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Balenciaga AW16 campaign
Balenciaga AW16 campaignPhotography Mark Borthwick

See Demna Gvasalia’s debut Balenciaga campaign

The designer enlists famed photographer Mark Borthwick to shoot the ad

In his few short months as creative director, Demna Gvasalia has radically changed the face of Balenciaga. He’s ushered in a new aesthetic, one that combines the architectural approach of the house’s founder, Cristóbal Balenciaga, with the one that he’s crafted at Vetements.

Today, the house has unveiled its first ready-to-wear campaign under Gvasalia’s creative direction. Instead of shooting in a removed, other-worldly setting, the designer wanted to go for something more “real”. “I wanted the pieces to be shot in a real environment around where we work and live,” the designer said in an interview with WWD. “So we shot in various locations on the streets of Paris.”

For it, he enlisted acclaimed photographer Mark Borthwick, who worked brands such as Missoni and famously with designer Martin Margiela in the 90s and early 00s, shooting his AW98 collection for a book titled 2000-1 Maison Martin Margiela by Mark Borthwick. “Mark’s ‘real’ approach in his aesthetic was a key factor in my choice of photographer,” Gvasalia explained, speaking on his decision to enlist Borthwick to shoot the ad.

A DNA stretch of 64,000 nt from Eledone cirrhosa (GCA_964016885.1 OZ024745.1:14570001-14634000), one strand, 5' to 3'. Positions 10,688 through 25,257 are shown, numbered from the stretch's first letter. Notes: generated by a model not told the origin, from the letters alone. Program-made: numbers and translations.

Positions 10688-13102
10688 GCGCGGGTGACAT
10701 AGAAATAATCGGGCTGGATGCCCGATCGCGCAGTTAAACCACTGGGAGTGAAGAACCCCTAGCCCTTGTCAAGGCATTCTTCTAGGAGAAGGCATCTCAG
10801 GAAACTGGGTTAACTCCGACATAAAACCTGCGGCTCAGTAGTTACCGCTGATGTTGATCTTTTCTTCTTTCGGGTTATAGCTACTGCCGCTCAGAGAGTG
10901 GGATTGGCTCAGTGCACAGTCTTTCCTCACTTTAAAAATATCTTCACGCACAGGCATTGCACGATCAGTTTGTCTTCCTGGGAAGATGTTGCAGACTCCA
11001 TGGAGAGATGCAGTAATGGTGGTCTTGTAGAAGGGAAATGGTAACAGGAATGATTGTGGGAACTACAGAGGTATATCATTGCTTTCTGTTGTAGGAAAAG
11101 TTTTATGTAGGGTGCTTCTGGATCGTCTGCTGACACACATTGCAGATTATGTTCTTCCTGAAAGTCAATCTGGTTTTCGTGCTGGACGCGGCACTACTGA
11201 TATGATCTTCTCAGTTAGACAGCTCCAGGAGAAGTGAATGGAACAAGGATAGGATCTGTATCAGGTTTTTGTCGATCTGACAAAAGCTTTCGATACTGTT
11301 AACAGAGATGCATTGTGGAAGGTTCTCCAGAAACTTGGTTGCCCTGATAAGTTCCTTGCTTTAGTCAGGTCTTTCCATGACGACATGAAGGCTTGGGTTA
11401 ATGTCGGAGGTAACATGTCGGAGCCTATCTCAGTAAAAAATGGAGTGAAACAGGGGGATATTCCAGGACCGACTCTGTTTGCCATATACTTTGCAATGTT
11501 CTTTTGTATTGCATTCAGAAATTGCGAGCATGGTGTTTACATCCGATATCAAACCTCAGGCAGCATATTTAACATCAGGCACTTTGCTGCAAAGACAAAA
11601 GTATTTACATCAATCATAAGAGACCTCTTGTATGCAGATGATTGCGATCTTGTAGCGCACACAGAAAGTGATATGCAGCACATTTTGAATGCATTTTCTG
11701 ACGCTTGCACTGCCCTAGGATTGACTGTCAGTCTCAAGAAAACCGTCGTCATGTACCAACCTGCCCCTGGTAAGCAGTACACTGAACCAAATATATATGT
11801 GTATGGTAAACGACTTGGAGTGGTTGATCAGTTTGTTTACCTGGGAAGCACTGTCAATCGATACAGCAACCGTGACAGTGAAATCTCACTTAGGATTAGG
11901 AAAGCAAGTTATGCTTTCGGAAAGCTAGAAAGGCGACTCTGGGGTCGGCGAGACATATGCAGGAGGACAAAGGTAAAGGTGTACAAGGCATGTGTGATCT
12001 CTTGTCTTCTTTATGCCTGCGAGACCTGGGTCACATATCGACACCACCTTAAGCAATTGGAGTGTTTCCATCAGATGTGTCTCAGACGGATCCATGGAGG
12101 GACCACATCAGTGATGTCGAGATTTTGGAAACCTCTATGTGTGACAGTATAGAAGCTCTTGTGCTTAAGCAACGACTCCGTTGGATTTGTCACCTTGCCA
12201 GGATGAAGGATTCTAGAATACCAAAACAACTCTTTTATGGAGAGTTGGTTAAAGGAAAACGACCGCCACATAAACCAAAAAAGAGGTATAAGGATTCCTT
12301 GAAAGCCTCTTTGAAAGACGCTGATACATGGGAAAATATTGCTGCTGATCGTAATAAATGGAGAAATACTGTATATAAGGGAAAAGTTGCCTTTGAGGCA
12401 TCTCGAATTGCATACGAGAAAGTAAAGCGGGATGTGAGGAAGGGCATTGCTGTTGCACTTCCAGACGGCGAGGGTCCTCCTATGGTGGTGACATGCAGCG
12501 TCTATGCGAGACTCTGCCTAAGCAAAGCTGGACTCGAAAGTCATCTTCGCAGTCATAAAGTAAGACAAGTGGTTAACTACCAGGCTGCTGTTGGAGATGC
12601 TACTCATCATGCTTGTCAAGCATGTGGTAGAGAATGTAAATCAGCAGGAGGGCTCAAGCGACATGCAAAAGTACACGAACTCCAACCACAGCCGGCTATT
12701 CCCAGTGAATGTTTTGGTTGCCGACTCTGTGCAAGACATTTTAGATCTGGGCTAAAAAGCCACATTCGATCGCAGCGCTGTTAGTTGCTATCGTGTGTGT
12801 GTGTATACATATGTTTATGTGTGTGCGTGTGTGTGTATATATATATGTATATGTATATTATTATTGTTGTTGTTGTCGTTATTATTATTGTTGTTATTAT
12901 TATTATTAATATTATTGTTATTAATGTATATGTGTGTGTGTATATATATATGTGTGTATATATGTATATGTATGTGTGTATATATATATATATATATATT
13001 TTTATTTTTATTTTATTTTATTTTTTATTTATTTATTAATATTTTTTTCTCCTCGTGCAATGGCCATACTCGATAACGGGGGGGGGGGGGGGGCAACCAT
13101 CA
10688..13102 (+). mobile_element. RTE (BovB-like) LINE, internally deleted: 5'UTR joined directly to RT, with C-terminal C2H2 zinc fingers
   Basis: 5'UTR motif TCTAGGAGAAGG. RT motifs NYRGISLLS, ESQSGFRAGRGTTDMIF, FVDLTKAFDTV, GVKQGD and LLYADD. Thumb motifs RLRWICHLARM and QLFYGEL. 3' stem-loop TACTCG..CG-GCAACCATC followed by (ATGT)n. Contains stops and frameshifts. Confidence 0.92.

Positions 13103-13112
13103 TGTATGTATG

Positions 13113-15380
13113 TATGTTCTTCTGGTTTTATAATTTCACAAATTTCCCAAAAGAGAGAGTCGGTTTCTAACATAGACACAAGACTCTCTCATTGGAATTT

Styled by Dazed senior contributing fashion editor Lotta Volkova, the campaign is a stark contrast to the house’s previous campaigns – not least because there are no celebrities or A-list models. Ads created under Alexander Wang’s creative direction featured the likes of Zoë Kravitz, Anna Ewers, Lara Stone, Kate Moss and Sam Smith. As for Gvasalia’s attitude – “The new Balenciaga women, the women who wear the clothes, are my celebrities.”

The unveiling of this campaign comes just a week after Gvasalia’s debut menswear show for Balenciaga, presented at a show at Paris Fashion Week. Here, the designer explored the idea of tailoring as the male equivalent of haute couture, and sought to break its traditions and make it relevant for today. “With the womenswear we worked with constructing the attitude,” the designer said. “With menswear it’s more about the shape.”